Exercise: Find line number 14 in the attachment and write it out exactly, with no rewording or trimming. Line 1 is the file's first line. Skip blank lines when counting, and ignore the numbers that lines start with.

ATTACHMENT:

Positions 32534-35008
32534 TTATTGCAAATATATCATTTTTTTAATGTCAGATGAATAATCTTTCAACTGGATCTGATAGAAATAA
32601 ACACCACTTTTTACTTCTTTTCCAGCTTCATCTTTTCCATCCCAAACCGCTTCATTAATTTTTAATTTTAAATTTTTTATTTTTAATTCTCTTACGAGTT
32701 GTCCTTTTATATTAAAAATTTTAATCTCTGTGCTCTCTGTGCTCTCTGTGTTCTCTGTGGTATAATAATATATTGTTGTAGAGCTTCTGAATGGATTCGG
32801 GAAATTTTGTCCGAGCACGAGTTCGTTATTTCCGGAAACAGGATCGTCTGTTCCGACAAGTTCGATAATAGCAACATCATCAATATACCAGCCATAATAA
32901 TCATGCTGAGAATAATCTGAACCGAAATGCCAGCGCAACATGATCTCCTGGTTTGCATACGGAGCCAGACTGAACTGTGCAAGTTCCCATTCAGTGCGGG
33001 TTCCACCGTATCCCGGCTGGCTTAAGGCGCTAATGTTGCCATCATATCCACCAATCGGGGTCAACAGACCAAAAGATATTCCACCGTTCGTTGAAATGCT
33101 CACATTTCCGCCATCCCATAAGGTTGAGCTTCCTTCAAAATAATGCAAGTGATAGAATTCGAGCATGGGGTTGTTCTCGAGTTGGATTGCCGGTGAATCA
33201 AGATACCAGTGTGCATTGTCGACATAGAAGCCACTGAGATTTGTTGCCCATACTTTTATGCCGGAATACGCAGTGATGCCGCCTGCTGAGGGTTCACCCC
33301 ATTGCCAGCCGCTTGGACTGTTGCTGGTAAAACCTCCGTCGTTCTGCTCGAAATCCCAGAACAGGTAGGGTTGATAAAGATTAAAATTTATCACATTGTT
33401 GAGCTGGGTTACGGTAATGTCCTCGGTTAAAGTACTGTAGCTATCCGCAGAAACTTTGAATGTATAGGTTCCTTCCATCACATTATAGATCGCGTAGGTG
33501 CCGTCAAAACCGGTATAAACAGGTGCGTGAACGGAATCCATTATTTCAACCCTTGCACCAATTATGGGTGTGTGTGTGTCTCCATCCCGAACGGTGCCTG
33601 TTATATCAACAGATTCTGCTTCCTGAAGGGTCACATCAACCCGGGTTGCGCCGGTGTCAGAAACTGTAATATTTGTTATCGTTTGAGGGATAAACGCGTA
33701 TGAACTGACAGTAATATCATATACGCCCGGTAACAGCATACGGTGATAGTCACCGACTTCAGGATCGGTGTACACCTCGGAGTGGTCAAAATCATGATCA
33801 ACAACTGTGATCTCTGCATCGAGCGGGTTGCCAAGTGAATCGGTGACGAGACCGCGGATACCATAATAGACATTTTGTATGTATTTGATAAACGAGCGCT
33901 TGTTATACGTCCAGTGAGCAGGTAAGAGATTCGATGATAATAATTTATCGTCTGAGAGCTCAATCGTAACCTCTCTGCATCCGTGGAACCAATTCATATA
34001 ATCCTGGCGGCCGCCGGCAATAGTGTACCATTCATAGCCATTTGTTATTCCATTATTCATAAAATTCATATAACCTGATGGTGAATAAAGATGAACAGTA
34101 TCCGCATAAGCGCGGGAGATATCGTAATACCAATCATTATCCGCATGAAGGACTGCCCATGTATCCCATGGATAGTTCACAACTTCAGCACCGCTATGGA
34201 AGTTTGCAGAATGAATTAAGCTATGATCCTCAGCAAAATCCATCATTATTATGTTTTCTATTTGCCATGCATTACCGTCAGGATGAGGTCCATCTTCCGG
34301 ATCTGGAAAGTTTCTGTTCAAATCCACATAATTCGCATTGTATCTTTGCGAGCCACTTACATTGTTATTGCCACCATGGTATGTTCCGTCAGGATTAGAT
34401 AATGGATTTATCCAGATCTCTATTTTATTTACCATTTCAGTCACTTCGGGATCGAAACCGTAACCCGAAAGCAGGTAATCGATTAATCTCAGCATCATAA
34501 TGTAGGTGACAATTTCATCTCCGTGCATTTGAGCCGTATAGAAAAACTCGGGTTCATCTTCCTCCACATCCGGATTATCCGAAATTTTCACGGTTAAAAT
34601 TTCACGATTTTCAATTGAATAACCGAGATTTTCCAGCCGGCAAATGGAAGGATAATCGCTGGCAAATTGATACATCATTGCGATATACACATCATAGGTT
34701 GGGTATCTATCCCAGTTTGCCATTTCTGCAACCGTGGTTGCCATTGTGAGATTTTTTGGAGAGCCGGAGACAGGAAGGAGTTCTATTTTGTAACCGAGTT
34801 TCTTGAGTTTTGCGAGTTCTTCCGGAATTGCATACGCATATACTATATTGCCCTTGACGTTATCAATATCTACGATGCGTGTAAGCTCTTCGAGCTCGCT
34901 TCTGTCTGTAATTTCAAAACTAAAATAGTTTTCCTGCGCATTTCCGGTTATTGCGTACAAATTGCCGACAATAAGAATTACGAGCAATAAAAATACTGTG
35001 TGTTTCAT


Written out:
33701 TGAACTGACAGTAATATCATATACGCCCGGTAACAGCATACGGTGATAGTCACCGACTTCAGGATCGGTGTACACCTCGGAGTGGTCAAAATCATGATCA